The effect of exogenous sugars on the control of flux by adenosine 5'-diphosphoglucose pyrophosphorylase in potato tuber discs.
Sweetlove LJ., Tomlinson KL., Hill SA.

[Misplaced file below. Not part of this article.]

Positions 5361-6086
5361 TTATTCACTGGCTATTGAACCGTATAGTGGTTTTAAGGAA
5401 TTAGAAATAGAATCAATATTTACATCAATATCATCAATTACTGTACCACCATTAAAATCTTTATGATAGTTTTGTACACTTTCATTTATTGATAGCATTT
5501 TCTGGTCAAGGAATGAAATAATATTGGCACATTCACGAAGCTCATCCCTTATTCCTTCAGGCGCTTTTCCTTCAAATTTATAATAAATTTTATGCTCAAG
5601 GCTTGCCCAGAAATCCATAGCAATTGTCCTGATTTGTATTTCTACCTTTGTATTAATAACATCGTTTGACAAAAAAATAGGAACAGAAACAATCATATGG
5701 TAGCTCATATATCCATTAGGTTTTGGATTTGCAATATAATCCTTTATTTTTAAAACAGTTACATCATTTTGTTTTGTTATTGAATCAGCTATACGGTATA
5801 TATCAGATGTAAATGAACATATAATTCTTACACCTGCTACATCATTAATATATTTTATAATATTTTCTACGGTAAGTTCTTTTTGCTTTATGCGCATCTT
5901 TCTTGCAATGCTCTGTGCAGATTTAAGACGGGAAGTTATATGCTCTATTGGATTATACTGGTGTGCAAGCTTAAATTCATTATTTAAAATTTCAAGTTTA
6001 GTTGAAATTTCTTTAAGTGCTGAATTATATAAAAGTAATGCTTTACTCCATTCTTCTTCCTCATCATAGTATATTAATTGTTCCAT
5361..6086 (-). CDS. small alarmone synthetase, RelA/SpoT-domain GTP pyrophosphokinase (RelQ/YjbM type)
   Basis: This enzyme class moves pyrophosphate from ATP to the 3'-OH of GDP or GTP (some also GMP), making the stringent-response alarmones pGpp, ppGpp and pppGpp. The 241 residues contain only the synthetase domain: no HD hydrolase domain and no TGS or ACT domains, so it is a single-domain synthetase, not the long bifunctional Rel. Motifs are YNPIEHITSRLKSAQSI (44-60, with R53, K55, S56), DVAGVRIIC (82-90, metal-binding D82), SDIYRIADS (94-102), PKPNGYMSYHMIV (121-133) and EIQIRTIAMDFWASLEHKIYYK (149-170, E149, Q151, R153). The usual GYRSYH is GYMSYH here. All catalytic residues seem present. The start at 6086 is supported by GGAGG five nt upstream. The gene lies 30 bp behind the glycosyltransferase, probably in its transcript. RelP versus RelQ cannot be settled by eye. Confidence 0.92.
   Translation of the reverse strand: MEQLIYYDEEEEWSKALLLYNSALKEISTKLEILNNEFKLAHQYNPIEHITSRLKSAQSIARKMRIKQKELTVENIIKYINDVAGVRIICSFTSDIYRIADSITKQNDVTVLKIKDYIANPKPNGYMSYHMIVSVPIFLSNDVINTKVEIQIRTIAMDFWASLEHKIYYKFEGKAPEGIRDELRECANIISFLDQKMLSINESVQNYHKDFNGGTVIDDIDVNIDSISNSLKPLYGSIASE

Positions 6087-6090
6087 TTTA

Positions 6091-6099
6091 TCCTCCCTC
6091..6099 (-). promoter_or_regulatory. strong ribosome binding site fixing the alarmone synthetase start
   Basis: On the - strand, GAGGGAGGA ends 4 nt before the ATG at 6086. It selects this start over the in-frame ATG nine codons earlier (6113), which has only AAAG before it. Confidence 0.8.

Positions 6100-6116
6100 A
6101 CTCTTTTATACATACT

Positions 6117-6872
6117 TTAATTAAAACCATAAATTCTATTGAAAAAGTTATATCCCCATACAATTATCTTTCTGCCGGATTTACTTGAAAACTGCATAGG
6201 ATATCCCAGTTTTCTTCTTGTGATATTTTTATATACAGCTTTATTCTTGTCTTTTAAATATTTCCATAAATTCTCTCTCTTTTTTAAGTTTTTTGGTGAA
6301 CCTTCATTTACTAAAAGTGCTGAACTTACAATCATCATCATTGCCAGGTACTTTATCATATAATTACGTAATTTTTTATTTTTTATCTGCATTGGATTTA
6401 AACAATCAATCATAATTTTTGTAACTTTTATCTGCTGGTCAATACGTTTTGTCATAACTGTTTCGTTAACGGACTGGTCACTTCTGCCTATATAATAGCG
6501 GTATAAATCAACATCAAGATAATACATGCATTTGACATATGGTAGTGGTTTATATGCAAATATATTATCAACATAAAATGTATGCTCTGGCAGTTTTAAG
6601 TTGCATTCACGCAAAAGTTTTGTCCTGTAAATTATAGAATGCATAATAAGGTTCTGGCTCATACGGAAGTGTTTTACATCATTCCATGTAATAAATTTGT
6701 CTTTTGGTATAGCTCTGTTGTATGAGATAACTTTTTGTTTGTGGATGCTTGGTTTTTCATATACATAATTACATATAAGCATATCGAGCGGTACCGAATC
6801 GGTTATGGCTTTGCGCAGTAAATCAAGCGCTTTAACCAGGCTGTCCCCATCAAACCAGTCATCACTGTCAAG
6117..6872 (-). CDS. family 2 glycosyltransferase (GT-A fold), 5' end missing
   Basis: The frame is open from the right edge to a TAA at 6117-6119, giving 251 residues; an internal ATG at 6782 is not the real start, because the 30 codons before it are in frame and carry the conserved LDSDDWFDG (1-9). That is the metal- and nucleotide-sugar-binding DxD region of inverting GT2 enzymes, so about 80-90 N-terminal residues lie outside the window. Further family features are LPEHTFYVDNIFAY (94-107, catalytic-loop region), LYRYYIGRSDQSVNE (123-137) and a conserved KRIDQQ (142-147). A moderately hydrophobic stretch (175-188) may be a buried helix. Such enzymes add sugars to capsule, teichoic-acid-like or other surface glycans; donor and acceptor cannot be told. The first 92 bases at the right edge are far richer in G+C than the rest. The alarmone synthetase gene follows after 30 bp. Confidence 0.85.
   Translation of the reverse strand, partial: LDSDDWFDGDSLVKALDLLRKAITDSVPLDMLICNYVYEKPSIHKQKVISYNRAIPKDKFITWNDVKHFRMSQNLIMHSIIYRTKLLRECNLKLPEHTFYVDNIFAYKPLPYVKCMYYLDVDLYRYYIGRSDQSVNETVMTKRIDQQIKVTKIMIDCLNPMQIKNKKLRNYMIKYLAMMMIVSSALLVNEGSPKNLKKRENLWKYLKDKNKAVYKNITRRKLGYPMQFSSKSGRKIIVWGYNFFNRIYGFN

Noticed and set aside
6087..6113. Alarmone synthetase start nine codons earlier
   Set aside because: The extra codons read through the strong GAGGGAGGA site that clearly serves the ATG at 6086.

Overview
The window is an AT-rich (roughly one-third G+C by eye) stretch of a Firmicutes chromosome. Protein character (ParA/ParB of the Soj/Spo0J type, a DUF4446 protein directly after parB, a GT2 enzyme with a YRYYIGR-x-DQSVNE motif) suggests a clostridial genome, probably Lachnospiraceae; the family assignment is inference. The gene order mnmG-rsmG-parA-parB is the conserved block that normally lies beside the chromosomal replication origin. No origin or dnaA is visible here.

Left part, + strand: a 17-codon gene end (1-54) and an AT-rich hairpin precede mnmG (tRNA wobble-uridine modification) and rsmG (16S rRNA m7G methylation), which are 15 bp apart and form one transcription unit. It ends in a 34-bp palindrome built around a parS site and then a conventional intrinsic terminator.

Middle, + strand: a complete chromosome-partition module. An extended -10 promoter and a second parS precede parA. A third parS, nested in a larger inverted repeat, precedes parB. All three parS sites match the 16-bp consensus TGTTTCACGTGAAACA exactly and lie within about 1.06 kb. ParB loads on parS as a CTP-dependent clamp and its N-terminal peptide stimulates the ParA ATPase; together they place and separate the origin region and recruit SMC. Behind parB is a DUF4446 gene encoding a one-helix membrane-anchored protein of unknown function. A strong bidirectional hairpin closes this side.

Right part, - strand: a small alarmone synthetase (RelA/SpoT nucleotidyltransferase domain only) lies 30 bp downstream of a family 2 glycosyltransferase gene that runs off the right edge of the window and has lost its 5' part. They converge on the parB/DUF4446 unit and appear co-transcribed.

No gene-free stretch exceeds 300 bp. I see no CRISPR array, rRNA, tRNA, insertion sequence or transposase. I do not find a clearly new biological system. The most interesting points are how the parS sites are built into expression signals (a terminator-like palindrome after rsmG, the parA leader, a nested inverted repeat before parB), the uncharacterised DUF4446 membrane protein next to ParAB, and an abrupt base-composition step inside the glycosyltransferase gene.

The aim of this work was to investigate the effect of exogenous sugars on the extent to which starch synthesis in potato ( Solanum tuberosum L.) is controlled by adenosine 5'-diphosphoglucose pyrophosphorylase (EC 22.214.171.124; AGPase). Tuber discs were incubated in the presence of a range of concentrations of glucose and sucrose, and metabolic fluxes measured following the supply of [U-14C]glucose and measurement of the specific radioactivity of the hexose phosphate pool. In the presence of glucose there was a marked increase in the flux through glucose-phosphorylating hexokinase, and at high concentrations of external glucose this led to a stimulation of the rate of starch and sucrose synthesis relative to those measured in the presence of sucrose. In the presence of glucose the ratio of the rate of starch synthesis to the rate of glycolysis was higher than in the presence of sucrose. Similar effects of glucose were observed at two stages of tuber development. We conclude that the presence of glucose perturbs the carbohydrate metabolism of tuber discs so that starch synthesis is favoured. In order to determine the extent to which AGPase controls flux, we measured fluxes in wild-type plants and transgenic plants with reduced AGPase activity as a result of the expression of a cDNA encoding the B subunit in the antisense orientation. In the presence of sucrose a reduction in AGPase activity had a greater impact on the rate of starch synthesis than in the presence of glucose. The flux control coefficient of AGPase over starch synthesis was higher in the presence of sucrose (0.7-0.9) than in the presence of glucose (0.4-0.6). Conversely, the impact of reduced AGPase activity on the rate of sucrose synthesis was lower in the presence of sucrose than glucose. In the presence of 200 mM sucrose the flux control coefficient of AGPase over the rate of sucrose synthesis was not significantly different from zero. This demonstrates that the nature of the sugar supplied to potato tuber discs can have a major influence on the distribution of control within metabolism. These data were also used to investigate the relationship between demand for ATP and the rate of hexose phosphate entry into glycolysis. A very strong correlation between ATP demand and glycolytic flux was demonstrated.